OLYMPIA – The Washington Fish and Wildlife Commission is scheduled to hear updates on a variety of topics during its Dec. 14-16 webinar, including decisions on land transactions, black bear timber damage rule making, three public petitions, and their internal Rules of Procedure.
The Commission kicks off work Thursday at 8 a.m. with meetings of its Big Tent and Habitat committees to discuss the Commission’s draft Conservation Policy, Lands 20/20, and a Washington Shrubsteppe Restoration and Resiliency Initiative.
Beginning on Thursday at 1 p.m., the Fish Committee will receive a briefing on Lake Roosevelt sturgeon, an update on the 2023-2024 coastal steelhead fishing regulations, a North of Falcon policy briefing, and a Lake Whatcom briefing. At 3 p.m., the Wildlife Committee will discuss Species of Greatest Conservation Need criteria, sea duck management and monitoring, and Game Management Plan updates.
The Commission meeting continues Friday with an opportunity for open public input, followed by a report from Washington Department of Fish and Wildlife (WDFW) Director Kelly Susewind.
The Commission will take comments and decide on a proposed 530-acre land transaction at Chapman Lake in Spokane County that would provide public access and recreation. WDFW staff will also brief the Commission on 20 proposed projects being considered under WDFW’s Lands 20/20 process, which considers species and habitat management plans, regional conservation initiatives, community perspectives, and outdoor recreation potential. The presentation will include a summary and review of comments received during a recent public input period.
On Friday afternoon, commissioners will vote on a proposed rule change to revise how the Department issues black bear timber damage depredation permits. Then, commissioners will hear a briefing and public comment on the North of Falcon Policy.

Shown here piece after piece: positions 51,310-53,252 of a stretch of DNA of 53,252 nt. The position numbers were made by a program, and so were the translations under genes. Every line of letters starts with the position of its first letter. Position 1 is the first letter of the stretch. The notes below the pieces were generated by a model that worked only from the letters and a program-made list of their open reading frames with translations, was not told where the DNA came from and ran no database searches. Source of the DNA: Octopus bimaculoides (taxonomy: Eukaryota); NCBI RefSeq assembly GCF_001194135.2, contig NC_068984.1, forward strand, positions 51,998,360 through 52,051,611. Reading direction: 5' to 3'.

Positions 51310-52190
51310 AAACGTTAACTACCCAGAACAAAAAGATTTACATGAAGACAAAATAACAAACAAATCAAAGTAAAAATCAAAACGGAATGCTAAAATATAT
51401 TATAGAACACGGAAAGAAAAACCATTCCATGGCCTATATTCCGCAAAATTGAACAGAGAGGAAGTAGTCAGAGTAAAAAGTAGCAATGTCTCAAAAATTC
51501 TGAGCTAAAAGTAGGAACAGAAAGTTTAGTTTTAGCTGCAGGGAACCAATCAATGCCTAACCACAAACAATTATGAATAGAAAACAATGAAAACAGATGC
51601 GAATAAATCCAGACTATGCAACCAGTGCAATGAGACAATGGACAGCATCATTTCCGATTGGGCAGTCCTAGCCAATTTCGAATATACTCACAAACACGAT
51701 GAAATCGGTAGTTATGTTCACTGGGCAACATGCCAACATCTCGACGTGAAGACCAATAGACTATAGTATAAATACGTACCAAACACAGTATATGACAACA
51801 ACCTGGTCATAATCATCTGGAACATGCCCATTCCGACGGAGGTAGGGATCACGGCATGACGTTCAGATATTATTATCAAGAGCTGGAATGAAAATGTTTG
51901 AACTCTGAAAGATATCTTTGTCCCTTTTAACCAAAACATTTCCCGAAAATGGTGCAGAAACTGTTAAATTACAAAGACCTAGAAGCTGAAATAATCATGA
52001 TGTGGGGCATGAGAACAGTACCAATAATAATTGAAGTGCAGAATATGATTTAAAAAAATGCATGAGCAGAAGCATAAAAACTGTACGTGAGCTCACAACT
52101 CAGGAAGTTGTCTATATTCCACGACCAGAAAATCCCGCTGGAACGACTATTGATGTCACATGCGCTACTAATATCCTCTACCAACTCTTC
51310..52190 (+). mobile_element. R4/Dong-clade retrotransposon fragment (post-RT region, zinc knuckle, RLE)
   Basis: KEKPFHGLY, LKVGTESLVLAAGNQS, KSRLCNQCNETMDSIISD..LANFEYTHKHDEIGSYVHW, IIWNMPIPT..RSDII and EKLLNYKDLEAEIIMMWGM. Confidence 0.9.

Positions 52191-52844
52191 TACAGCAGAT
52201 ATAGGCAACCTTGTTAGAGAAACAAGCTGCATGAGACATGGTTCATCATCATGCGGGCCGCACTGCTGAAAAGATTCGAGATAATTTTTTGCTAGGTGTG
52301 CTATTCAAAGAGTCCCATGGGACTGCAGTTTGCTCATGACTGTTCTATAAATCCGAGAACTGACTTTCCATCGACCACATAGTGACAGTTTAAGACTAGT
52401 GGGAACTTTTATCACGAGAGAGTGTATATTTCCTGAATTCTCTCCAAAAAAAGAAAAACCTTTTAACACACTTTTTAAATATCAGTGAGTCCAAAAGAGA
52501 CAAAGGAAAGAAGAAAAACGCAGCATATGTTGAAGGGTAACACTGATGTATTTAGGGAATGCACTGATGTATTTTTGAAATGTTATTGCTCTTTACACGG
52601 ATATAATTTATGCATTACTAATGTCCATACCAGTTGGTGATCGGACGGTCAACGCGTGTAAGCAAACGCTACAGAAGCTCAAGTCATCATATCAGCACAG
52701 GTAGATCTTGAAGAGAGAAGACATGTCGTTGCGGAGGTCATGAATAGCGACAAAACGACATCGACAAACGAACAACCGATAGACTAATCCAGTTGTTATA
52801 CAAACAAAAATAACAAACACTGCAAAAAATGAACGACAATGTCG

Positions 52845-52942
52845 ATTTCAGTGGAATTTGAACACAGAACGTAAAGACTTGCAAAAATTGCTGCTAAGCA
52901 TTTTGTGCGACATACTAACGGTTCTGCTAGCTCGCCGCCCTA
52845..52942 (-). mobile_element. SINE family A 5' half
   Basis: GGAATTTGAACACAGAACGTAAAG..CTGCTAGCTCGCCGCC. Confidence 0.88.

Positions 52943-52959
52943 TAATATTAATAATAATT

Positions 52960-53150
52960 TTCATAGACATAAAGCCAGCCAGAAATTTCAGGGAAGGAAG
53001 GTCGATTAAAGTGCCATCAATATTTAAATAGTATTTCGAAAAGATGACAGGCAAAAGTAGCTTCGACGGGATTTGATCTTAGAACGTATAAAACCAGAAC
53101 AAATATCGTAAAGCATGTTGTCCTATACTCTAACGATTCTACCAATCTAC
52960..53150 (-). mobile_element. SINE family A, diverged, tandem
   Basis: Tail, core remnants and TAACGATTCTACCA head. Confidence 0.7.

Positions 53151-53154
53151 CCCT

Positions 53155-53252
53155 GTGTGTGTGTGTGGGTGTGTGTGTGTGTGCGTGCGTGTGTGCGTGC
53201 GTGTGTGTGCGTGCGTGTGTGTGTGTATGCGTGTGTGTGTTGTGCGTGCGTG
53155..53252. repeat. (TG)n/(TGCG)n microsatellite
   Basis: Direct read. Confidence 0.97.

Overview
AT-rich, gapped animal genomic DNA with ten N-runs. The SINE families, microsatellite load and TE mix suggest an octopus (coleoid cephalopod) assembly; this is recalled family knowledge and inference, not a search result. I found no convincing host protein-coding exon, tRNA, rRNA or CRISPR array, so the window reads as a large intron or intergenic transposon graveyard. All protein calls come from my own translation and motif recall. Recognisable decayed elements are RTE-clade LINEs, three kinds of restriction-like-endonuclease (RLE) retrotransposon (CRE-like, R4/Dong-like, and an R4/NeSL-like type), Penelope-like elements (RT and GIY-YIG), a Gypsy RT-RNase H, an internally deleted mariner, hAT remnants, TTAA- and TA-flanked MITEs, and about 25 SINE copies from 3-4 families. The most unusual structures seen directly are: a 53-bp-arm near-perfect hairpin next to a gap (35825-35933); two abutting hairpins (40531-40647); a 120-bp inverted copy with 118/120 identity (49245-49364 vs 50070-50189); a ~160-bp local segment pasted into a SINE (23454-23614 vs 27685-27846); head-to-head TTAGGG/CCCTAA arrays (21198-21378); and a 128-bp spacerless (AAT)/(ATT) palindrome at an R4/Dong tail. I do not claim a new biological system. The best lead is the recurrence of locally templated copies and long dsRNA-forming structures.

The Commission will close Friday with decisions on three public petitions related to amending a fishing season on Deer Lake in Stevens County, initiating rule making for recreational spring black bear hunting season, and initiating rule making to amend black bear and cougar hunting seasons.
The Commission meeting resumes Saturday with open public input followed by a potential decision to adopt their Rules of Procedure, which guides their internal operations. The Commission will elect a chair and vice-chair, followed by a decision to hire an executive assistant. The meeting will conclude with a meeting debrief and future meeting planning.
The December meeting will be virtual, with public attendance available via Zoom webinar. The meeting will be recorded and posted online so people can watch afterwards at their convenience. For more information about attending, please view the meeting agenda online.
Visit the WDFW webpage for information on how to register to submit testimony virtually. Registration deadlines are in effect for public input opportunities throughout the meeting. All members of the public are invited to share their perspective and participate in WDFW public feedback opportunities regardless of race, color, sex, age, national origin, language proficiency, religion, sexual orientation, gender identity and/or expression, veteran status, or basis of disability.
The Washington Fish and Wildlife Commission is a panel appointed by the governor that sets policy for the WDFW. WDFW works to preserve, protect, and perpetuate fish, wildlife and ecosystems while providing sustainable fish and wildlife recreational and commercial opportunities.